“One Thousand Paper Cranes” by Julie C. Day
October, 2026: Remembering the Past Part 1
There is a story Elijah likes to tell himself. This story is set long before the fire, more than ten years ago, back in 2015.
Elijah was the younger brother, only eight years old, and Callie was the older sister who sent handwritten notes to the dead. Callie had long curly hair that frizzed in the summer till it was just like Elijah’s. Her skin was pale Irish, shades lighter than Elijah’s. Elijah had never met his father, though their mother claimed he was Caribbean-American. From Antigua, she always added, as though that last detail made it magically true.
Callie and Elijah’s mom paid the rent close enough to on-time, bought the food, and slept in the largest bedroom in their apartment. But it was fourteen-year-old Callie who tucked Elijah in at night and told him bedtime stories. She told him stories when Uncle Eddie, or Uncle Arthur, or Uncle Whoever stopped coming round. She told him stories when Mom stumbled through the house, tinfoil and lighter in hand, already too high. And when he wanted to go outside with her and see the plasma-fueled stars, Callie told Elijah stories about how each one of her younger selves had found her place “somewhere up in the sky.”
Call it basic neurobiology. Call it cellular death and chemical rewiring. The brain is constantly rewriting memories and cutting off unnecessary neurochemical connections, allowing the next version of a person to step forward. Dried lizard skins. Caterpillars forgotten in a flurry of butterfly wings. People are never who they were before. Callie’s story of star-bound younger selves was as good a description as any for the part that is lost.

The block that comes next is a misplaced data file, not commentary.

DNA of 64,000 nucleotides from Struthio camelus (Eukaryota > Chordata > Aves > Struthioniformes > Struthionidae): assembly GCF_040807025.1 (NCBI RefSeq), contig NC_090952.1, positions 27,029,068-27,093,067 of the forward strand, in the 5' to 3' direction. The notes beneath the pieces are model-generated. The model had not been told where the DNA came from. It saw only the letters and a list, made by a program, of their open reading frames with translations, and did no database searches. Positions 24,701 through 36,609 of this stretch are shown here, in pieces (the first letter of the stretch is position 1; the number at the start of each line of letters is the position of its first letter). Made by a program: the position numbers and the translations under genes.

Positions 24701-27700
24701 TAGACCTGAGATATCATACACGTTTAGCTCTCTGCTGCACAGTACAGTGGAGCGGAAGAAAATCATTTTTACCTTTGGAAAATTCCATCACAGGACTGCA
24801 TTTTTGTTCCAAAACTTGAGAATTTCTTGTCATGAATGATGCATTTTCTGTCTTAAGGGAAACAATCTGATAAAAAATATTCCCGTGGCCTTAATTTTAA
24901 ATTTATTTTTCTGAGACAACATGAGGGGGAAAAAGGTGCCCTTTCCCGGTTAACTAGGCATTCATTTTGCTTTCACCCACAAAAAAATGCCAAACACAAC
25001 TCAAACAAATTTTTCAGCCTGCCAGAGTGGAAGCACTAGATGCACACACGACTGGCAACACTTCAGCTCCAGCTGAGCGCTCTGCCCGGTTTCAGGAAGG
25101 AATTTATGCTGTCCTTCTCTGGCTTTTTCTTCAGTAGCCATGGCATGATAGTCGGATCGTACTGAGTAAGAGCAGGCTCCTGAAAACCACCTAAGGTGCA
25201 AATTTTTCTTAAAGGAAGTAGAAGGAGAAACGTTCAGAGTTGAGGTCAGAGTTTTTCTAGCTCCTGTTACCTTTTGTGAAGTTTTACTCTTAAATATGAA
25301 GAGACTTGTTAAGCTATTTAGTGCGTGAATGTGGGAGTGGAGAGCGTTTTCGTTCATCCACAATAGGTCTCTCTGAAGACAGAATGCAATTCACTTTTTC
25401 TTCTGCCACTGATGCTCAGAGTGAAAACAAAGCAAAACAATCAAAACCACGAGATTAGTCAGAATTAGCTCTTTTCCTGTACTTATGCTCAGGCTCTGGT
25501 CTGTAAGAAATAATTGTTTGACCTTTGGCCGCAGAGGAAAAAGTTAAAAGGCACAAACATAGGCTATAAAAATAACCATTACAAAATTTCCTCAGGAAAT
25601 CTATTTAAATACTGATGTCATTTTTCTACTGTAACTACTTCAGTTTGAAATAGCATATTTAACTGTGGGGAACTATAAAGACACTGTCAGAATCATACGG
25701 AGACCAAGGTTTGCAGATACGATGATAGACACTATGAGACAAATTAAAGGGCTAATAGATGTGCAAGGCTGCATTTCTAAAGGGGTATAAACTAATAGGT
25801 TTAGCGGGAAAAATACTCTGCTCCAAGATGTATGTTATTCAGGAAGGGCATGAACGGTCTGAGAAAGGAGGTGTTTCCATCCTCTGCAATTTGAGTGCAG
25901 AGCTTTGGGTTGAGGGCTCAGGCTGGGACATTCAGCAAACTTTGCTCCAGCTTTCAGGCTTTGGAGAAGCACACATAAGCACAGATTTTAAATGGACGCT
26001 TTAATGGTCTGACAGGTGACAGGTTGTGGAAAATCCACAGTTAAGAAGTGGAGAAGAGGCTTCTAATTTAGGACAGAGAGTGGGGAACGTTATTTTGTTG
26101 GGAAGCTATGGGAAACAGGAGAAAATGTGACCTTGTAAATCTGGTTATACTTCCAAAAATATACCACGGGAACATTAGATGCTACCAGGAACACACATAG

And at eight years old, Elijah needed his bedtime stories.
“Some people believe if you really want something all you have to do is wish on a thousand paper cranes,” Callie told Elijah. She adjusted his covers and settled herself against his feet. Elijah could hear Mom crying, the noise traveling through the closed bedroom door. This time the guy hadn’t even made it to Uncle status.
“Yeah?” Elijah replied. Wishing paper sounded pretty good. And Callie knew all about folding cranes.
“All bullshit,” Callie said.
Callie waved away Elijah’s little-boy gasp of outrage. “Point is, even if we fold a million cranes, fate still wins. It’s biology that makes us who we are, Elijah. It’s our very own bodies that force us to change. Not even the most powerful wishes can fight that.”
Elijah couldn’t remember a time when he didn’t know this particular bedtime story. According to Callie, genetics was a slow-growing slime monster inside each and every brain. No matter how much Mom decided or learned or tried to feel better, the monster had its own plan written in little squiggles called DNA. Biology, Callie said, was merciless. In the end, the body was “DNA’s bitch,” pruning away memories and dreams, constantly warping the mind into something new.
“Those old Elijahs and Callies are gone,” Callie said. “We can’t change that.”
It made Elijah’s head hurt to think about it: all those old versions of himself lost for good no matter what he did.
“But then why do you keep making all those wishing cranes?”
“Jesus, Elijah.” Callie’s tone was full of well-practiced disgust. “Hopeless doesn’t mean you shouldn’t try. Sometimes, you know, that’s kind of the point.”
“Okay.” Elijah often found Callie confusing. He was tired. Maybe in the morning it would all make more sense. Or maybe the version of Elijah who worried about understanding would have already floated away.
June, 2021: Remembering the Past Part 2
Callie hit her genetic fate when Elijah was fourteen and she was twenty. Scabs under her toe nails, missing teeth like shadows in her mouth. Her skin yellowed, as though she’d been shooting iodine rather than Mexican ice. Life and her addict-prone biology knew just how to fuck things up.